Greenspan's Credibility Gap

Bond investors are irked by the Fed chief's mixed signals on the risk of deflation, and his recent explanations probably won't reassure them

By Rich Miller

These are rocky times for Federal Reserve Chairman Alan Greenspan in his relationship with the financial markets. Revered for years as a monetary maestro who could do no wrong, Greenspan now finds himself the subject of derision and doubt in the bond market. Investors, stung by the wide swings in bond prices over the past few months, blame Greenspan and the Fed for misleading the markets about the threat of deflation and the central bank's likely response to it. The result: A loss of Fed credibility that could have damaging effects on the economy.

The diminished confidence in the Fed shows up most clearly in the futures markets. Investors there have ignored statements by Greenspan and other Fed officials that short-term interest rates will remain low for a long time and instead are betting on a tightening of monetary policy next spring -- if not earlier.


  In his kick-off speech on Aug. 29 to the Kansas City Fed's annual monetary meeting in Jackson Hole, Wyo., Greenspan didn't directly address the market's ire over the Fed's perceived miscues. Instead, he used a broad brush to describe his own strategy of formulating monetary policy, which he dubbed a "risk-management approach." Unfortunately, while that may help increase understanding in the future, it likely will do little to improve the Fed's credibility now and relieve the upward pressure on bond yields and mortgage interest rates. Indeed, it could even make the situation worse.

Greenspan told the assembled central bankers and private economists at Jackson Hole that the economy is just too complicated for the Fed to run policy based on simple rules. Even the Fed's own complex macroeconomic computer model, with its thousands of mathematical equations, can't do justice to the economy's intricacies and continually evolving structure, he said.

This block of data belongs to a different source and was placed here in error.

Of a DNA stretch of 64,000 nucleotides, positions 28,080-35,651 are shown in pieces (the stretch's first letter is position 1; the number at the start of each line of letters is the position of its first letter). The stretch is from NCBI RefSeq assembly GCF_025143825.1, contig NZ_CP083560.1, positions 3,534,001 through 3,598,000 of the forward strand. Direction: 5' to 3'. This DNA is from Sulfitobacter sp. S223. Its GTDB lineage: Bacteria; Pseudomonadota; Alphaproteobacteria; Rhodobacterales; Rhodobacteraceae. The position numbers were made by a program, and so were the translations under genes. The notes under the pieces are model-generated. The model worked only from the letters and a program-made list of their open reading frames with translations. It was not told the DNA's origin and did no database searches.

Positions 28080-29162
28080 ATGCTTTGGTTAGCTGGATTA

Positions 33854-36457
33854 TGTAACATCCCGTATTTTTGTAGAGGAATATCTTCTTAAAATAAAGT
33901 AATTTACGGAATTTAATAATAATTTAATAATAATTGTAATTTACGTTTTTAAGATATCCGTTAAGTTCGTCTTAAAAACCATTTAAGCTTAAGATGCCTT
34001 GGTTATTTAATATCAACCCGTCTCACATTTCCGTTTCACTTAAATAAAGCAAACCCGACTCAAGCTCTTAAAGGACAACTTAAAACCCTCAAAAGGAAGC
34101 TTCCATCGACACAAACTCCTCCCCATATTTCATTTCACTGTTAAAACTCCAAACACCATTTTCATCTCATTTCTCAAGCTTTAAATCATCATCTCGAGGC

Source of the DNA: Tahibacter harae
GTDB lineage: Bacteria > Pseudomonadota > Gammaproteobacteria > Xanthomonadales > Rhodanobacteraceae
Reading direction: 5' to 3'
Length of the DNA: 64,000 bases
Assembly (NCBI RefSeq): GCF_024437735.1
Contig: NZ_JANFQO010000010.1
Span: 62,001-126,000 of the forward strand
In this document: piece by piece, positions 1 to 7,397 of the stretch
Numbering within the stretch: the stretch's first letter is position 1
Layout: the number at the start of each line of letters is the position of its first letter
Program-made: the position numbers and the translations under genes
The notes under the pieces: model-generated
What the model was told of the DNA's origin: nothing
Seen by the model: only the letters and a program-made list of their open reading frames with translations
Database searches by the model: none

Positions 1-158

So the Fed is forced to fall back on a less quantifiable, more judgmental approach to making monetary policy. "A central bank seeking to maximize its probability of achieving its goals is driven, I believe, to a risk-management approach to policy," Greenspan said. As outlined by Greenspan in his speech, such an approach involves weighing the probabilities of various economic outcomes and acting accordingly.


  Take the Russian debt default in the fall of 1998. Even though the Fed believed that the economy could weather that crisis on its own, it cut interest rates anyway to reduce the risks in case its judgment proved wrong. And with inflation then low and likely to remain that way, it decided that the costs of taking out such an insurance policy were minimal, Greenspan explained.

The Fed chief added that this is the same approach that the Fed has employed recently in dealing with the dangers of deflation. "Federal Reserve policymakers [have adopted] policies that limit the risks of deflation even though the baseline forecasts for most conventional [macroeconomic] models would not project such an event," he said.

The problem isn't that the markets don't understand Greenspan's risk-management strategy. The difficulties have arisen perhaps because they understand it too well. If the Fed was truly following a risk-management approach to monetary policy, many market mavens say it should have cut interest rates by a half point in June, not a quarter point as it did, so as to truly mitigate the dangers of debilitating deflation.

The fact that it didn't raised questions about the Fed's intentions and, together with growing signs of economic strength, led to the nearly 1½ percentage-point rise in long-term interest rates over the past 2½ months.


  What's more, the markets are still not sure what the Fed's risk-driven strategy of monetary policy means for the path of short-term interest rates in the coming months. If, as Greenspan seemed to indicate in his speech, the Fed cut rates so sharply in part because of the risk of deflation, what will it do as that risk recedes and the economy expands? Fed policymakers have sought to convince the markets that they'll stand pat for quite a long while, even as the economy picks up steam. But investors are skeptical.

A lot more is at stake than just the Fed's credibility. If long-term rates rise too far, it could crimp the recovery and hold back growth next year. That's why Greenspan and the Fed need to do a better job of fleshing out just what the central bank's risk-management approach means for interest rates.

Miller, who covers the Federal Reserve for BusinessWeek in Washington, is at the Fed symposium in Jackson Hole, Wyo.

Edited by Beth Belton

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